During this hectic period, Martin experienced what he later learned was an acute anxiety attack.  He was not sure what triggered the event, but the anxiety attacks continued as he tried to piece together what was causing them.  He found ways to work around them fearing if he took time off from the show, he would lose his job.  It took a year for these episodes to fade and in his book he states, “I suppose I was too practical to have such an inconvenient phobia.”  Looking back at the ‘I’m a wild and crazy guy’ part of Martin’s career, one sees none of the anxiety he endured to get to the top.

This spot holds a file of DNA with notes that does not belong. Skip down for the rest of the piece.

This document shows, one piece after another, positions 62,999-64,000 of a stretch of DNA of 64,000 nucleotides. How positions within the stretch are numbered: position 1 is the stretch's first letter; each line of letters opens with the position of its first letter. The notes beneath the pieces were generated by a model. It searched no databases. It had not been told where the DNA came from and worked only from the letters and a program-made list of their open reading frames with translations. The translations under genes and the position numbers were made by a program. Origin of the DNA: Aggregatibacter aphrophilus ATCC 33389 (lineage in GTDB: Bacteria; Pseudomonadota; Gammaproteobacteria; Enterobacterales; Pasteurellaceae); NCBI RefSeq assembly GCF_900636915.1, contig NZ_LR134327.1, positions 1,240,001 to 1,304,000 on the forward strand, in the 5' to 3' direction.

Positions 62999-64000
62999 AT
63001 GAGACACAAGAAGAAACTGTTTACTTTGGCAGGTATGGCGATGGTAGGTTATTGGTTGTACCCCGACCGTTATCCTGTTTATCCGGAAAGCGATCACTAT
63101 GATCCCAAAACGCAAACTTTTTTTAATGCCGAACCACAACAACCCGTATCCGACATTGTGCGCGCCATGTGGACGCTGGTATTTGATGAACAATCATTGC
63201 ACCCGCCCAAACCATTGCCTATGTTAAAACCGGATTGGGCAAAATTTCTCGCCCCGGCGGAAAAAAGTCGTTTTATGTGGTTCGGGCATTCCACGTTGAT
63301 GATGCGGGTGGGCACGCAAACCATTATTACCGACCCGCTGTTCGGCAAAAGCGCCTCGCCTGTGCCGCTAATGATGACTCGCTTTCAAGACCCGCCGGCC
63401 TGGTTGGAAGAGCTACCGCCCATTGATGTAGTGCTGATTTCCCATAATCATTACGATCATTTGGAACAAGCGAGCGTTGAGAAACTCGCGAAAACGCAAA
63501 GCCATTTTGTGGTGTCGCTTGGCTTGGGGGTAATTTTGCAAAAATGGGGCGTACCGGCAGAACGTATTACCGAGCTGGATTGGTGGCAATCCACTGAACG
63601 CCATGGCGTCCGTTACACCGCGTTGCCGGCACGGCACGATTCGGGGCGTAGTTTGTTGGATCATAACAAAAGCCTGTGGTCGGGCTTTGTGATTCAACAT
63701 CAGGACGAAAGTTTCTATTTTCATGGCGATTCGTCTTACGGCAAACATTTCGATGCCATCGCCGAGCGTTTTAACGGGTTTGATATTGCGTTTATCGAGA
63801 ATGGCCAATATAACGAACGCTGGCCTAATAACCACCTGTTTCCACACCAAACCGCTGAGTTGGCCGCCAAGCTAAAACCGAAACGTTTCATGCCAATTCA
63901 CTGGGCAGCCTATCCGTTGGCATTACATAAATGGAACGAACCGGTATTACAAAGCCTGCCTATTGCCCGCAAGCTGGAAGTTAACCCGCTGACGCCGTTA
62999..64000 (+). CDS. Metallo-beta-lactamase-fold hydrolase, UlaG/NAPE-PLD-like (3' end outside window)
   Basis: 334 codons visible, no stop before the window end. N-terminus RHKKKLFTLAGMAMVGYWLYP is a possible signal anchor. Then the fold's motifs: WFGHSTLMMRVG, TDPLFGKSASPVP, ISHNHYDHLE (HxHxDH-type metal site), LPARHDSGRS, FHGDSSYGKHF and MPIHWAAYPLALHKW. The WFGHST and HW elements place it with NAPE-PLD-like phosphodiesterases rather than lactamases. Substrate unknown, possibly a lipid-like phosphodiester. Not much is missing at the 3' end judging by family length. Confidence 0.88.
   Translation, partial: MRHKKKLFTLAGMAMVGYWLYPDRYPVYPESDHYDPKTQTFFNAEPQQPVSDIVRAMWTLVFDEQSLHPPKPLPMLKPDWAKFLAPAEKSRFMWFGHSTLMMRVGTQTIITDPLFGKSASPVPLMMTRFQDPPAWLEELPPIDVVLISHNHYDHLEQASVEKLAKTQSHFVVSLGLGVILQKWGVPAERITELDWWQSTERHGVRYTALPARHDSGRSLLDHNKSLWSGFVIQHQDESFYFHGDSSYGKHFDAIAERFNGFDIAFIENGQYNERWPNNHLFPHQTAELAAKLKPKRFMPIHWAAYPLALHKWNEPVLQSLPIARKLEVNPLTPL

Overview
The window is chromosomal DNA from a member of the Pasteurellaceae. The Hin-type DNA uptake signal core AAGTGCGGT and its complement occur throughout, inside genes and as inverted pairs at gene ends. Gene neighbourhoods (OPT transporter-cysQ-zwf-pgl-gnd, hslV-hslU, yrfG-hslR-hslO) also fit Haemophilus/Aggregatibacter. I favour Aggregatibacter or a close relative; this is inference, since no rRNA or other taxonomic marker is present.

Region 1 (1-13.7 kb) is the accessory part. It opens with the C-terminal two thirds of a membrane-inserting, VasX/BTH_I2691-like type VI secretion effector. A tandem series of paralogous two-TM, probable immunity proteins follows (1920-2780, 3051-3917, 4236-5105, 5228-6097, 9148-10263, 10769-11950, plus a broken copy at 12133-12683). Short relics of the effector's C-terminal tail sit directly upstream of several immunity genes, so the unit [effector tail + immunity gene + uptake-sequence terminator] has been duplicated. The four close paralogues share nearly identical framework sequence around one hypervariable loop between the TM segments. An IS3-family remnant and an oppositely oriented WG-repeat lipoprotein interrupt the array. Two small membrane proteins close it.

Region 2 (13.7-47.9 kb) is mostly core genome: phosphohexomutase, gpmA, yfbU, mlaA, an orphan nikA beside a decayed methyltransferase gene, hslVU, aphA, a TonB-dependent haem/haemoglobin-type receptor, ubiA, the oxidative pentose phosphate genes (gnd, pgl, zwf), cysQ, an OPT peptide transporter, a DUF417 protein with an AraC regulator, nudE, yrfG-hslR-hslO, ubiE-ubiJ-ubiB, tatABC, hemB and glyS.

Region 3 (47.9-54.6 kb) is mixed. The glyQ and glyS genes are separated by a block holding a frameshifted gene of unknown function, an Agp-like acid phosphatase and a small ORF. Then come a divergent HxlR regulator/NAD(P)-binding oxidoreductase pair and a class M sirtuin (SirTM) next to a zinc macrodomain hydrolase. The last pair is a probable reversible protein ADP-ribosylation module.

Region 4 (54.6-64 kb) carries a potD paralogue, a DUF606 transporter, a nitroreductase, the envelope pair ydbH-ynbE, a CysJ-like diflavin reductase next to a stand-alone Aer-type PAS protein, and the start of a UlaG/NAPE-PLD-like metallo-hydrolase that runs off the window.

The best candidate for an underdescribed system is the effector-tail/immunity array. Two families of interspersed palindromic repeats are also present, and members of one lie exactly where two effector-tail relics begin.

In addition to the long hours he spent writing for the Smothers Brothers show, Martin continued to work his stand-up gigs.  If he was bombing, he remembered the advice of an old time stand-up guy:  “If the audience wasn’t laughing, he would listen to hear if the waitresses were laughing – after all, they saw the show night after night.”  What Steve noticed at his shows kept him going – the waitresses were laughing.  During his time working on the Smothers Brothers show, LA was a hotbed of flower power.  Laurel Canyon was populated by the likes of Joni Mitchel, Carole King, Kenny Loggins, Frank Zappa, and a host of others.  Steve met none of these people, but he did reconnect with his banjo playing buddy John McEuen’s older brother Bill.  Bill would be to Martin what Colonel Parker was to Elvis.